| 8.3°C Dublin

Smaller apartments will help ease city housing shortage, says Dublin City Council


Owen Keegan

Owen Keegan

Owen Keegan

Owen Keegan


Owen Keegan

Dublin City Council aims to cope with growing housing demands in the city centre by reducing the minimum size requirements of apartments.

A smaller minimum area of 45 square metres will be allowed in private rental schemes and in converted upper floors of buildings.

This is a 20pc decrease compared with the current minimum.

Council planners propose to reduce the "dual-aspect" requirements that apartments have windows on two different walls from 85pc to 50pc.

The ban on "single-aspect units" facing north would be lifted, providing the unit overlooks a body of water or designated green space such as a park or garden.

The number of single-aspect units and studio apartments would increase from 20pc to 30pc.

Developers will also be allowed to increase the number of apartments in building complexes.

The government minimum of 45 square metres will apply to higher-space two and three-bedroom units. The proposed sizing regulations will not affect standard one bedroom units in the city centre.


The news has been welcomed by The Royal Society of Architects in Ireland and the Construction Industry Federation, who believe current regulations are limiting the design and construction of apartments.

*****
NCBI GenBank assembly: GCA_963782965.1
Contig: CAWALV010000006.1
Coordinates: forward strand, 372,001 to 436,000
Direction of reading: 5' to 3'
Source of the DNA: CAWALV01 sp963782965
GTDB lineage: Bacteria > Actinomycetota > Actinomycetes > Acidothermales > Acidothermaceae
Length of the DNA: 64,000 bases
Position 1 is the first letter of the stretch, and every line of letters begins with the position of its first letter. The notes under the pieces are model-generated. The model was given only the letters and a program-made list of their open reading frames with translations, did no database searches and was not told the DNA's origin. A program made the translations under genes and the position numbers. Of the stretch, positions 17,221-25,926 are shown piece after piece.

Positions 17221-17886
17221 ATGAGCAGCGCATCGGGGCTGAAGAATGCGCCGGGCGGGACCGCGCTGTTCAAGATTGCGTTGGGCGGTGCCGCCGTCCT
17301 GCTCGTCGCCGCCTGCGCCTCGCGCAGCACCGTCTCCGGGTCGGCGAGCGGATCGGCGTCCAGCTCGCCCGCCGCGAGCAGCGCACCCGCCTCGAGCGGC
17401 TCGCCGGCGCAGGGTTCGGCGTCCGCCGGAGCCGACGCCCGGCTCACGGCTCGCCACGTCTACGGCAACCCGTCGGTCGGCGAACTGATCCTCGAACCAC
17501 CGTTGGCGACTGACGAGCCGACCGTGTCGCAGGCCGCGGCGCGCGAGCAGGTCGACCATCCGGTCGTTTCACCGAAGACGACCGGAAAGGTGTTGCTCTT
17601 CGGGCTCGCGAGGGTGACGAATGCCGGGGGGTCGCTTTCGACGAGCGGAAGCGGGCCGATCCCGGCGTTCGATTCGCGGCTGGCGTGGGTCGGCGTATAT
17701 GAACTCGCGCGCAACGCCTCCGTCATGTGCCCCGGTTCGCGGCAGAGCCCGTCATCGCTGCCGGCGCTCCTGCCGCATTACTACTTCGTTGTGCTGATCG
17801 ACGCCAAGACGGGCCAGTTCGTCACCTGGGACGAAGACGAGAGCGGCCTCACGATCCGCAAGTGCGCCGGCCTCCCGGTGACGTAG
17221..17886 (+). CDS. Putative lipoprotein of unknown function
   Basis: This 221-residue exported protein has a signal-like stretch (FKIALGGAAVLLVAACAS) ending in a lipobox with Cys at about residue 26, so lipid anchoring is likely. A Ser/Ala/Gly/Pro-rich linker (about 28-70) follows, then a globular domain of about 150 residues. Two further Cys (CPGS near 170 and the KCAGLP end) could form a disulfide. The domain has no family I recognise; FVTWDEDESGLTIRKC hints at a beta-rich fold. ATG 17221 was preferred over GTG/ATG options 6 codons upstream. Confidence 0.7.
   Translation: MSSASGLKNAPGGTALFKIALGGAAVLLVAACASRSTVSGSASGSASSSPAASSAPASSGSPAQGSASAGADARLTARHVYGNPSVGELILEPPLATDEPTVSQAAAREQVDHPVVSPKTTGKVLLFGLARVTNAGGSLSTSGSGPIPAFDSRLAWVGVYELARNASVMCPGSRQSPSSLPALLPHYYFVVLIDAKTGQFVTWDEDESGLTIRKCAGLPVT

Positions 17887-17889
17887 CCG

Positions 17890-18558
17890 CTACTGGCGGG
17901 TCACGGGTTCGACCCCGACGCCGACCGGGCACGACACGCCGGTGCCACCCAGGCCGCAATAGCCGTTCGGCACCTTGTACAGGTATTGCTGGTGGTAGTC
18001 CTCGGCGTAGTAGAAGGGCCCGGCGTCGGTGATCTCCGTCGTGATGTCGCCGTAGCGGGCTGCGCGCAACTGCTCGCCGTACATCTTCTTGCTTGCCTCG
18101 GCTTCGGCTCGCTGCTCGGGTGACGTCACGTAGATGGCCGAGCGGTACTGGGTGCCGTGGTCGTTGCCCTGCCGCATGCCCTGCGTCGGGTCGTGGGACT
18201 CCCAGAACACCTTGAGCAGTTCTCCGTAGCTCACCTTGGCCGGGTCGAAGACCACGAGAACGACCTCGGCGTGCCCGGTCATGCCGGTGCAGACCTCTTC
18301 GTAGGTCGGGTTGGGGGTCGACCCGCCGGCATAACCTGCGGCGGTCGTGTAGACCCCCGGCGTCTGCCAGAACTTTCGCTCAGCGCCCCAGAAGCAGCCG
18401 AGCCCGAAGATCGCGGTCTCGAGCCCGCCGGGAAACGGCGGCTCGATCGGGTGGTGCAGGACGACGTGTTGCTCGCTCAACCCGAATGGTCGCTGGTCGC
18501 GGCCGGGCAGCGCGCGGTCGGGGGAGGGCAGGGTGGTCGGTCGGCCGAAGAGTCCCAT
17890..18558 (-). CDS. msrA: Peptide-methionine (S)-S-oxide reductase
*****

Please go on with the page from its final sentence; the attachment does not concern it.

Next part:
Council chief Owen Keegan said the plan would allow the city administration to fulfil its commitment to provide 4,200 homes each year, totalling 29,500 by 2022.

Planning and Housing Minister Paudie Coffey confirmed yesterday that one-off homes and house extensions will be exempt from regulations introduced last year to prevent shoddy building work.

From September, these properties will not be subject to a formal sign-off from a building professional.

However, properties will be subject to inspection by local authorities.

The move to exempt one-off homes comes amid concerns that the cost of inspecting a property was too expensive, as complying with the regulations could cost up to €16,000.

"I am satisfied that these new arrangements will level the playing field for individuals and families planning to extend their home," said Mr Coffey.

"They will no longer be held to ransom by excessive quotes for design and completion."